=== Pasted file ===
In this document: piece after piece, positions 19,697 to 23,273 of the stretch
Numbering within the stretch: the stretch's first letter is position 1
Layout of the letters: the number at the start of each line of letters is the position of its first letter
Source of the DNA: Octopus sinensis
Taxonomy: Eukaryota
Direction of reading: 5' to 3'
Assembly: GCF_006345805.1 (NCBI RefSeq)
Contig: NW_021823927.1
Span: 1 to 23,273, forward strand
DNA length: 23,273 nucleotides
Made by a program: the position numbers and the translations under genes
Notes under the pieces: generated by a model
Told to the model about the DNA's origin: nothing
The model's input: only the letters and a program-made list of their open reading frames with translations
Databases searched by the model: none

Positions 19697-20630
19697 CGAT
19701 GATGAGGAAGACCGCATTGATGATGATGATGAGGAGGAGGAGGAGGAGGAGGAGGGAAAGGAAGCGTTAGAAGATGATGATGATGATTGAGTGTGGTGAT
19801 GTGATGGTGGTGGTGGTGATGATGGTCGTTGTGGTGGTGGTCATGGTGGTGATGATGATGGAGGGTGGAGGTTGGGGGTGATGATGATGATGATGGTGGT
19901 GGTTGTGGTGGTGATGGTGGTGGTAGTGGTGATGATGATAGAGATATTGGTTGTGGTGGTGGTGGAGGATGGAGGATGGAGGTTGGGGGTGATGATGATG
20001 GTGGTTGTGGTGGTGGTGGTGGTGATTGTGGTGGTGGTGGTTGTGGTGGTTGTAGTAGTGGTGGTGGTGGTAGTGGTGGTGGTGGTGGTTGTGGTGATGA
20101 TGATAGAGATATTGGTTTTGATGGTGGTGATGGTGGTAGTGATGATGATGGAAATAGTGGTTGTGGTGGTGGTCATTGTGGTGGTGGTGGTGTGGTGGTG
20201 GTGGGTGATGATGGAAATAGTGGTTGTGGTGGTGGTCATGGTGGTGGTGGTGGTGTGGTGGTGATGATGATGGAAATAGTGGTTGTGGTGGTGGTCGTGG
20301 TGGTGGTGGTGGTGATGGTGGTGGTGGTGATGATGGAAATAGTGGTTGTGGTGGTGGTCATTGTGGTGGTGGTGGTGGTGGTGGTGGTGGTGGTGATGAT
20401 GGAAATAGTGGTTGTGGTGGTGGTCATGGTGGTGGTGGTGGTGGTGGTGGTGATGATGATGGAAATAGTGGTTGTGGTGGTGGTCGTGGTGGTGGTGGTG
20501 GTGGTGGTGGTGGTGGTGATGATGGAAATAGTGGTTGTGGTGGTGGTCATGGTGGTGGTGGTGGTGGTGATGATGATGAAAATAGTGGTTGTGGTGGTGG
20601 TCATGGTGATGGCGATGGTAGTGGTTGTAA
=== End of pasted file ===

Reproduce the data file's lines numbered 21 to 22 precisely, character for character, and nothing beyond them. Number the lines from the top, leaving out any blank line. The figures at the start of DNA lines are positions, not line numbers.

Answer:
20001 GTGGTTGTGGTGGTGGTGGTGGTGATTGTGGTGGTGGTGGTTGTGGTGGTTGTAGTAGTGGTGGTGGTGGTAGTGGTGGTGGTGGTGGTTGTGGTGATGA
20101 TGATAGAGATATTGGTTTTGATGGTGGTGATGGTGGTAGTGATGATGATGGAAATAGTGGTTGTGGTGGTGGTCATTGTGGTGGTGGTGGTGTGGTGGTG